Saturday, March 8, 2014
The stock market has recovered. Home prices are starting to recover and jobs numbers are creeping back, if at a glacial pace.
Volunteer George Coburn helps Eleanor Locey of Saco select groceries at the Saco Food Pantry last month. Churches and nonprofit aid agencies are facing unprecedented demand for help from people who can’t afford to feed themselves adequately.
2013 File Photo/John Patriquin
But for many Mainers, the Great Recession of 2008 has never ended.
If you were poor before the recession, you probably still are. If you were middle-income in 2008, you are lucky if your wages have been stagnant over the last five years. Many have lost ground and are forced to make do with less than they had before.
This is the story being reported by the food pantries and soup kitchens in every corner of the state, even the areas that appear to be the most prosperous.
People who can’t afford to feed themselves adequately are turning to churches and nonprofit aid agencies for help, putting unprecedented demand on their services. Many of the people looking for help are those who earn too much to qualify for food stamps and other government services.
Maine ranks first in New England for having the highest population of people who have uncertain access to adequate nutrition, a condition known as “food insecurity.” That affects 17 percent of households, or about 200,000 people.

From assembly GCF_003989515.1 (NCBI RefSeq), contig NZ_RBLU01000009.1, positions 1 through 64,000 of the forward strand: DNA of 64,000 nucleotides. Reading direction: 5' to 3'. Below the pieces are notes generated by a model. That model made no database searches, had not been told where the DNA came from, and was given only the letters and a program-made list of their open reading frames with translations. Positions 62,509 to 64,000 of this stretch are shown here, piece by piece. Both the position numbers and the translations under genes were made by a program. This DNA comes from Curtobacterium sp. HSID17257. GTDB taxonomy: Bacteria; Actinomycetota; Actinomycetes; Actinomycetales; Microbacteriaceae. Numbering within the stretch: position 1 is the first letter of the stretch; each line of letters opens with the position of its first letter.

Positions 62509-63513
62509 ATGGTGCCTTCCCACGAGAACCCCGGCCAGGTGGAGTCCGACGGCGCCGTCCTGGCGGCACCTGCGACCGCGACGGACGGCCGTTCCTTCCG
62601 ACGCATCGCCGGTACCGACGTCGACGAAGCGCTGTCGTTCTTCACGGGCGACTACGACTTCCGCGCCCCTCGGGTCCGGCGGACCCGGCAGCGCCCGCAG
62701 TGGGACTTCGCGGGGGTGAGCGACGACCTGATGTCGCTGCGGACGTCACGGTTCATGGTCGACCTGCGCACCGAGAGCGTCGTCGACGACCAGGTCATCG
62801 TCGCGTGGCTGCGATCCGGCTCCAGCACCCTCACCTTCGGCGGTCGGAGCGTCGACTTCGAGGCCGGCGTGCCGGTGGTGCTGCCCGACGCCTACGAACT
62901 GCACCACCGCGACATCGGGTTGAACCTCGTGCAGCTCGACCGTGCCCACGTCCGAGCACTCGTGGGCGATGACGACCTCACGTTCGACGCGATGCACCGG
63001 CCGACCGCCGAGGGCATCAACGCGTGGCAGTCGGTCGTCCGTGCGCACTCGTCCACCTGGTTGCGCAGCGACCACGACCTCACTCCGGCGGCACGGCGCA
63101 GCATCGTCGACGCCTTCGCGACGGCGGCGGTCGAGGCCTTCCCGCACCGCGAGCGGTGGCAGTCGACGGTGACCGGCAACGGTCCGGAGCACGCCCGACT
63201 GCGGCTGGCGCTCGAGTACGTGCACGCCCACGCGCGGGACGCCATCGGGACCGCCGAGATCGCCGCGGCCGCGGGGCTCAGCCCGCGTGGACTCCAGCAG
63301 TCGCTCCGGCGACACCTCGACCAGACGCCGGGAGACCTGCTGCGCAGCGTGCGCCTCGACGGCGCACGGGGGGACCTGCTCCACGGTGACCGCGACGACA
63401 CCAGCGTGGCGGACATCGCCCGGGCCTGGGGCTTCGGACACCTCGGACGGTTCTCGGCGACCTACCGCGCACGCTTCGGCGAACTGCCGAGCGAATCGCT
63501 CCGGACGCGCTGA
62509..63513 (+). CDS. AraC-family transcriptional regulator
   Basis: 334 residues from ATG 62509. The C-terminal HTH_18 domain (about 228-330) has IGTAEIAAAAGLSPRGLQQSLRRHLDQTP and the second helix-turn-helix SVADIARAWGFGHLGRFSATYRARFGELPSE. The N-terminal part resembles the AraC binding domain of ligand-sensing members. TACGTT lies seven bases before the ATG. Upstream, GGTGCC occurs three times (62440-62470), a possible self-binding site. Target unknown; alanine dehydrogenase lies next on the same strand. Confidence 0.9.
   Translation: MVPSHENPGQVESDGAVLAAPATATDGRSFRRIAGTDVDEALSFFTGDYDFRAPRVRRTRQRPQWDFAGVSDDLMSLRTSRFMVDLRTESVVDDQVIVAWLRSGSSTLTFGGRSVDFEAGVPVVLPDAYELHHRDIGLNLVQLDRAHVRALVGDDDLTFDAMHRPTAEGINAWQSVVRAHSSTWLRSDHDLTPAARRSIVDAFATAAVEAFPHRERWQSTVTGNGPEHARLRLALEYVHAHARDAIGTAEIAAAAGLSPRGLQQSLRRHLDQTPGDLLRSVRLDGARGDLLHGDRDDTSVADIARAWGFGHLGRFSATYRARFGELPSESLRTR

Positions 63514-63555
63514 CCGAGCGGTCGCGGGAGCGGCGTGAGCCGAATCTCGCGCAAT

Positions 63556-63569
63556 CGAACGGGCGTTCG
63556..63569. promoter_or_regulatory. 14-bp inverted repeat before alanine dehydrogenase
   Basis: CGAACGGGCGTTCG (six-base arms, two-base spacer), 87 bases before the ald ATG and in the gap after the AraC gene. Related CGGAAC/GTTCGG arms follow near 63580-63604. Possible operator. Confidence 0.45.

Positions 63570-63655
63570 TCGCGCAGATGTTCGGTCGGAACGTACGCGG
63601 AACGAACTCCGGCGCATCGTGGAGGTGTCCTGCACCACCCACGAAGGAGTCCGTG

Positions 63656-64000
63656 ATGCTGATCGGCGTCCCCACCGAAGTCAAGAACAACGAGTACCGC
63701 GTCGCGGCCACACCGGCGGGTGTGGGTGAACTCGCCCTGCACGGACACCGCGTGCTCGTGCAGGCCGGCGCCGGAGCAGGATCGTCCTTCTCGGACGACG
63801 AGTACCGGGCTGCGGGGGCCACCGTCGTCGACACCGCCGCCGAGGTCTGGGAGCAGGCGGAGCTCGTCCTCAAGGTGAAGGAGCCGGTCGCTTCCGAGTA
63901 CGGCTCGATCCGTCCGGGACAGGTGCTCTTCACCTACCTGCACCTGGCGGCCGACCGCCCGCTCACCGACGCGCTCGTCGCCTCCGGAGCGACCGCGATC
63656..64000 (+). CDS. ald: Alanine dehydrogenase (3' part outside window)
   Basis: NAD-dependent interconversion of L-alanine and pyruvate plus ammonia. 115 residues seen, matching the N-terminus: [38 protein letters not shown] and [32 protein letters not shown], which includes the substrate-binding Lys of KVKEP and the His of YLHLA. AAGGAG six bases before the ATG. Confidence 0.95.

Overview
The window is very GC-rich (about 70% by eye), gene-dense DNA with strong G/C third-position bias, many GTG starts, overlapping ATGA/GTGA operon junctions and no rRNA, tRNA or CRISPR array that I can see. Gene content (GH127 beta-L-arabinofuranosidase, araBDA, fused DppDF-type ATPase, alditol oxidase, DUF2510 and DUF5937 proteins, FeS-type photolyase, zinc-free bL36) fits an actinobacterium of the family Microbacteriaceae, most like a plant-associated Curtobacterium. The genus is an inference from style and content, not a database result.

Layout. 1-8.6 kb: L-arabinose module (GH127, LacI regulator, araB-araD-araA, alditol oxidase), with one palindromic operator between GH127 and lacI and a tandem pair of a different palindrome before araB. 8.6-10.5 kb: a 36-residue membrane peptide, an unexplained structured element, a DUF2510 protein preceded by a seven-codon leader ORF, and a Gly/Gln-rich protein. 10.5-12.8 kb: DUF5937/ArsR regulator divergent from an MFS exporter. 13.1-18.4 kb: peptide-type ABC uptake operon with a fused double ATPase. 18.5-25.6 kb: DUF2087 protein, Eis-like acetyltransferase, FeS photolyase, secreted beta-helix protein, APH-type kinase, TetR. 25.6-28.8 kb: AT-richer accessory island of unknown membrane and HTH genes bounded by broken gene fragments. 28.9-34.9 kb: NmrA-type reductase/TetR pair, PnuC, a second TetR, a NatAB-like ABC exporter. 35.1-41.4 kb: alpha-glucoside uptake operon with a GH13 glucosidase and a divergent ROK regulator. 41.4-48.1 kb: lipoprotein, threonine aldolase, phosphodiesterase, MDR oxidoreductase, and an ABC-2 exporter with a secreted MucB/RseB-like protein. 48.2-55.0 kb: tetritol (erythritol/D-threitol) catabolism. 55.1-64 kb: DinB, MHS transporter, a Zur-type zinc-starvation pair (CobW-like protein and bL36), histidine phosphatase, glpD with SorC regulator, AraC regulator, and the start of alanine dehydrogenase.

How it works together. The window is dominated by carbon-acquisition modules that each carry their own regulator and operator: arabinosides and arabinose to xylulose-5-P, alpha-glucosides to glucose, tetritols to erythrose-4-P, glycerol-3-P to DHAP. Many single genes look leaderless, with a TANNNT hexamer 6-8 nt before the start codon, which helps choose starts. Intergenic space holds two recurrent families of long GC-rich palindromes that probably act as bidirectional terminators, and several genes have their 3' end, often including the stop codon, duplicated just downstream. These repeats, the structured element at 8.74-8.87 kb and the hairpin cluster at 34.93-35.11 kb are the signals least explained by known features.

Hunger and poverty contribute to many of our state’s deepest and most intractable problems. Hungry children can’t focus in school, and just being low-income is itself a risk factor for a variety of medical problems, such as diabetes, asthma, cancer and depression. All are aggravated by poor nutrition.
Paradoxically, low-income people are three times as likely to be obese as those at the top of the income scale, according to a 2010 Gallup poll. That also can be related to food insecurity.
People who miss meals and overeat are more likely to store excess energy as fat. In many cases, food that is low in nutrition but high in calories is less expensive or more available than higher-quality fare that is less fattening.
Generous Mainers should keep supporting the food banks and other organizations that try to meet the need, but charity alone is not enough.
The state should treat hunger as the public health problem that it is. That means getting nutritious food to people who need it, whether they qualify for public assistance or not.
The recession needs to end for everyone. Maine cannot keep ignoring that far too many of us don’t have enough to eat.